3. Foo Finance says:

    Don’t forget low flow Toilets!

    My county has a rebate program where if you buy a toilet rated at or below a certain amount of water you get a $100 check from them. My new toilets cost $112 so in essence they really cost me $12.

    I got nearly free replacements, lower water bill, and eco-friendly all in one shot.

    My county got this money from the US Government so I am sure more out there are doing it. Anyone else seen anything like this?

    Other tips:

    – Use CFL (Compact Fluorescent)light bulbs. They last for years, burn less than 10 watts, and can be recycled at any Home Depot or Lowes. I have these everywhere in my house and save a ton on power!

    – Low flow shower heads save water too and are inexpensive and easy to install

    – I got a new front loading washing machine and dryer set as they save a LOT of water over the long term. They eventually pay for themselves!

    – Change your A/C Filters as directed. Dirty filters make the machines run longer and hard to compensate not to mention cleaner air!

    – Unplug non-vital appliances and lamps, cords, anything while you are away from home for more than a couple days. Just having them plugged in draws power.

    – Foo

  4. Thanks for the info about dishwashers. My wife washes way too many things by hand, thinking it saves money.

    John DeFlumeri Jr

  5. ziglet19 says:

    I have to wash everything by hand, because the old house we bought this year doesn’t have a dishwasher! I’ll add another reason to the list of why we need to install a dishwasher!

    I also work from home and instead of heating the whole house all day, I squirrel away in my office with a space heater. I agree, no need to heat the whole house when I am only in one room!

    Great list!

  6. ziglet19 says:

    I also forgot to mention, whenever we have to do improvements around our house, we always check with our utilities provider – last year we got $350 in rebates back from them for installing items we needed anyways, since they were energy efficient.

  7. cubiclegeoff says:

    I generally abide by most of these and more. However, we recently bought a townhouse and the trash pick-up doesn’t do recycling, and the town won’t pick up recycling for condo developments. I’ve looked everywhere and I can find places for some paper and cardboard recycling, but I care more about recycling plastic and I can’t find any place to bring it. Quite frustrating in this day and age, especially considering the state has ambitious recycling plans and goals.

    • Martha says:

      Find a friend who is willing to take your recycling. Or even better just ask them when their recycling is picked up and drop it off that day of the week. I used to bring home the cans and bottles from my work since we didn’t recycle and I thought it was so wasteful! I can understand your concern.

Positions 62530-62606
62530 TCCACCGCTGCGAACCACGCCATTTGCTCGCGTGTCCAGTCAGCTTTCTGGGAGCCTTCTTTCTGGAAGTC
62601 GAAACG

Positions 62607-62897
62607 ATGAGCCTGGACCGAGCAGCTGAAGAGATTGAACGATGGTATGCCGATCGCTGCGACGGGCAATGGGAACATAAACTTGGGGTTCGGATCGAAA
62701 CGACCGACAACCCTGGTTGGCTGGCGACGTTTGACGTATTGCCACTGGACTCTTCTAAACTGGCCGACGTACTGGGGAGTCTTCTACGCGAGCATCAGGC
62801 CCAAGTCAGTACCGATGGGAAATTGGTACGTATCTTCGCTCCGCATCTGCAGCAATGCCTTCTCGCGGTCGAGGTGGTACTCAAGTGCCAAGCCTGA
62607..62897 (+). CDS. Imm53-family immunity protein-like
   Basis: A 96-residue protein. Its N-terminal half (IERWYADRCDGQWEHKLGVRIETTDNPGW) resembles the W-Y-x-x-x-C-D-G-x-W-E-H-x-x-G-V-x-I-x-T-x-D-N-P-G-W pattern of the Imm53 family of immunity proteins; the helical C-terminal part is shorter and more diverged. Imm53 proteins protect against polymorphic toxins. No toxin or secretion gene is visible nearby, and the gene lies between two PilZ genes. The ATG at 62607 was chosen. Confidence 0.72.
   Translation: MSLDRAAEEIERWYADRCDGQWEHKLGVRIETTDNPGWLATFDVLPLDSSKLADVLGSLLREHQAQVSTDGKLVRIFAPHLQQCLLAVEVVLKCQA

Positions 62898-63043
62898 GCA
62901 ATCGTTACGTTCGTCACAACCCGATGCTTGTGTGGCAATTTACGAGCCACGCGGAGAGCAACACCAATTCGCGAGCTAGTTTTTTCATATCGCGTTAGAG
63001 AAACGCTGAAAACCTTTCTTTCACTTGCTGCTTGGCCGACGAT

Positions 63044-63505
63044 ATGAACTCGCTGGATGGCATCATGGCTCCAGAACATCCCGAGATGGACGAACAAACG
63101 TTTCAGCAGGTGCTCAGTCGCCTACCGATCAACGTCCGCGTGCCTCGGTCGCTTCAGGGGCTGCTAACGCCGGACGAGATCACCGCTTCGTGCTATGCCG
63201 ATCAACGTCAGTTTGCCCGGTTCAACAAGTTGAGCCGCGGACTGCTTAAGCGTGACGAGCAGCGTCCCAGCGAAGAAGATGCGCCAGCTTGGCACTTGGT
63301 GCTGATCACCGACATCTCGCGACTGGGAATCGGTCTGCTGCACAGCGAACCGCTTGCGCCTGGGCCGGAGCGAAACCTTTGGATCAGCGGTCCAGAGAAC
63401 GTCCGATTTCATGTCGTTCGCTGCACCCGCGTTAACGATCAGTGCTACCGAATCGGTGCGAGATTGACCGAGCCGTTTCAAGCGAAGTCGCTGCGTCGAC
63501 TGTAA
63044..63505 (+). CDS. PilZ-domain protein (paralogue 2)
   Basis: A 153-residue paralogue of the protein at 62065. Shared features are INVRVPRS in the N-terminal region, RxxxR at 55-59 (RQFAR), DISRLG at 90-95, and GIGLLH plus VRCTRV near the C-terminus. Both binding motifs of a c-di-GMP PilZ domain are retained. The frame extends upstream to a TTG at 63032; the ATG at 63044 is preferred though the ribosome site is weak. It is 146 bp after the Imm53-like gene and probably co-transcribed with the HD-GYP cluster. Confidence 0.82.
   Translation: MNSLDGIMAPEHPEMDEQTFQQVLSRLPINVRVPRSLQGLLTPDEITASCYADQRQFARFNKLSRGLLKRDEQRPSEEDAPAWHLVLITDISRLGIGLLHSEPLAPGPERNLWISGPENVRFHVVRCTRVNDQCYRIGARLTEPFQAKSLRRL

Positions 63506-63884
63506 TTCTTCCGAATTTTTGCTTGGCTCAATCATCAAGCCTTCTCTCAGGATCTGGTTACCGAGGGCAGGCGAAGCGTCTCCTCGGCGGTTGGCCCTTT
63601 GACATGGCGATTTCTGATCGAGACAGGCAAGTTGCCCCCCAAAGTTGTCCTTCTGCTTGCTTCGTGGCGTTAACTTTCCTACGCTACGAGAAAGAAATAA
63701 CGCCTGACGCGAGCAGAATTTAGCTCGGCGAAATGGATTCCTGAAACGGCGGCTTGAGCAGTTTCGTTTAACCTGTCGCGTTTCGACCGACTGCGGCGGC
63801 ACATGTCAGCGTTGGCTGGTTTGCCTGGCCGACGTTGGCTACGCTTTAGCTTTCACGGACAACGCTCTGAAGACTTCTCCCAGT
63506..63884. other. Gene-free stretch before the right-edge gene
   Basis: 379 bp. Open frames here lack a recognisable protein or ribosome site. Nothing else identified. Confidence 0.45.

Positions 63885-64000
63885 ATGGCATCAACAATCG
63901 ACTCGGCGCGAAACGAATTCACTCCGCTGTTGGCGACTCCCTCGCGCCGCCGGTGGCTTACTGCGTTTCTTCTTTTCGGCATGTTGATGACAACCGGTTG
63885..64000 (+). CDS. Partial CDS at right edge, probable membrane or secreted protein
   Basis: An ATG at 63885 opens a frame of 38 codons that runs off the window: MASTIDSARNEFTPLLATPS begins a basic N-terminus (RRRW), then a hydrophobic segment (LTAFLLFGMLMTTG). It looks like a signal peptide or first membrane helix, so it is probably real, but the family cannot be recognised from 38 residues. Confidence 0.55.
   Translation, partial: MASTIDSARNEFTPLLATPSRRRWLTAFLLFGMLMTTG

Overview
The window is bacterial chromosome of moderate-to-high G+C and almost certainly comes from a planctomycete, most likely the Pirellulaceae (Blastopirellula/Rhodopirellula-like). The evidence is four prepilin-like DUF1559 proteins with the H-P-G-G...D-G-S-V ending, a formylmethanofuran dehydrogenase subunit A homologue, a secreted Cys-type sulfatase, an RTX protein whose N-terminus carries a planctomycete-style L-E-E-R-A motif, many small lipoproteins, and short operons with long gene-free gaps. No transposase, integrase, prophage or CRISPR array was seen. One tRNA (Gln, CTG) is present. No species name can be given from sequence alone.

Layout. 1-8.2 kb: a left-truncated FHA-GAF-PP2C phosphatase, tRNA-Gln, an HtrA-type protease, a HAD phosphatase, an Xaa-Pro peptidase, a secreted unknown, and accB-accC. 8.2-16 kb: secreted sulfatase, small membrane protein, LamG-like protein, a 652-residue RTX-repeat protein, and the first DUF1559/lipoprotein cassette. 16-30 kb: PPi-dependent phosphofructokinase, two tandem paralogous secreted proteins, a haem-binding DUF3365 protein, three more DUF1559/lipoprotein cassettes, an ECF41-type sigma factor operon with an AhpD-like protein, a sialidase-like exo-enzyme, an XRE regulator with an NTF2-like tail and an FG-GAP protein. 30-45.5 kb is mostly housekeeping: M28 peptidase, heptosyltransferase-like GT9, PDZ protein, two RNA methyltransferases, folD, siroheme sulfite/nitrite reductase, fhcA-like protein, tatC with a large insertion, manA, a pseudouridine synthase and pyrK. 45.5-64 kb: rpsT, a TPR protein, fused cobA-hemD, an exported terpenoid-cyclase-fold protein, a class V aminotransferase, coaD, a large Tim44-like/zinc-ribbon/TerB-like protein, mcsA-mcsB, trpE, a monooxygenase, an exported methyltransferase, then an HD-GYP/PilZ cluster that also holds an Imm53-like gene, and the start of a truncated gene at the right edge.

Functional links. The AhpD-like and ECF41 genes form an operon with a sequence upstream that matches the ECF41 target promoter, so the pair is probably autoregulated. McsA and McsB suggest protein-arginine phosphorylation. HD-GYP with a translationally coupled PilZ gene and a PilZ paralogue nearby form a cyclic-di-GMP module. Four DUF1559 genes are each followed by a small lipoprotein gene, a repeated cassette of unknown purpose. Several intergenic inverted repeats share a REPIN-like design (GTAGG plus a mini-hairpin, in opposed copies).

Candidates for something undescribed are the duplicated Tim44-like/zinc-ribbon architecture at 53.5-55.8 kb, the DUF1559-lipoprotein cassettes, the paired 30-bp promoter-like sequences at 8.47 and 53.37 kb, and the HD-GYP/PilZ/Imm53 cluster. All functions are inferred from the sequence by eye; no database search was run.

You could also call/email your local representative…

  8. Great tips, Jim! These are good even if you just want to save money. I’ve found that a lot of “frugal” activities can be “green” just because you’re wasting less.

    I would say don’t throw out the idea of a low-flow shower head. We got one and it actually feels better than our old shower head. Plus, there’s a button you can click over to slow the water down to 0.5 gal/hr while you’re soaping up. Keeps the house from running out of hot water!

    • lostAnnfound says:

      We have have that switch to turn off the shower water when shampooing, soaping up, etc. I use it (and have used one since I was a kid because my dad installed one on their shower years and years ago) and my husband too (or he does the 1 to 2 minute Army type shower), but getting the teens to use is another story. They have been given several warnings (including shutting off the hot water at a bypass in the basement while they’re in the shower…BRRR) and I think they are starting to catch on! 🙂

      • ziglet19 says:

        We have a low-flow showerhead which our utility company provided for free. I was reluctant to use it because I have very think hair and have had trouble with low-flow showerheads in the past, but the one we got works great! I think they have improved low-flow showerheads quite a bit from how they used to be, I don’t notice too much of a difference anymore.

  9. DJ says:

    A few more quick fixes:

    A toilet tank bank is a also a good idea. Its a small bag you place in your tank that displaces water so less gets put into your toilet bowl. Costs a couple dollars to buy or to make yourself.

    Run the dishwasher/washing machine with cold water if possible.

    A water heater blanket is also very cheap / quick and easy to make yourself and could make a big difference!

  10. Martha says:

    This isn’t so obvious as an “ecofriendly tip” but take the time to purchase less packaged foods and use them completely. For example, purchase a lower priced whole chicken, remove the breasts, thighs and wings and make the rest of it into chicken stock. Then you can make dinner with the removed chicken parts and freeze the stock to use for future dinners! This will reduces the packaging that one may use when buying each of the thighs or breasts individually. Granted this works best for a smaller family where you can feed everyone with the meat from one chicken! 🙂

  11. LL says:

    I turn the shower water off while I’m soaping up, shaving, or washing my hair. It felt odd at first, but now I’m used to it. It saves on the water bill AND the gas used to heat the hot water.

    My city has to import most of its water, so every little conservation helps.

  12. Tyler says: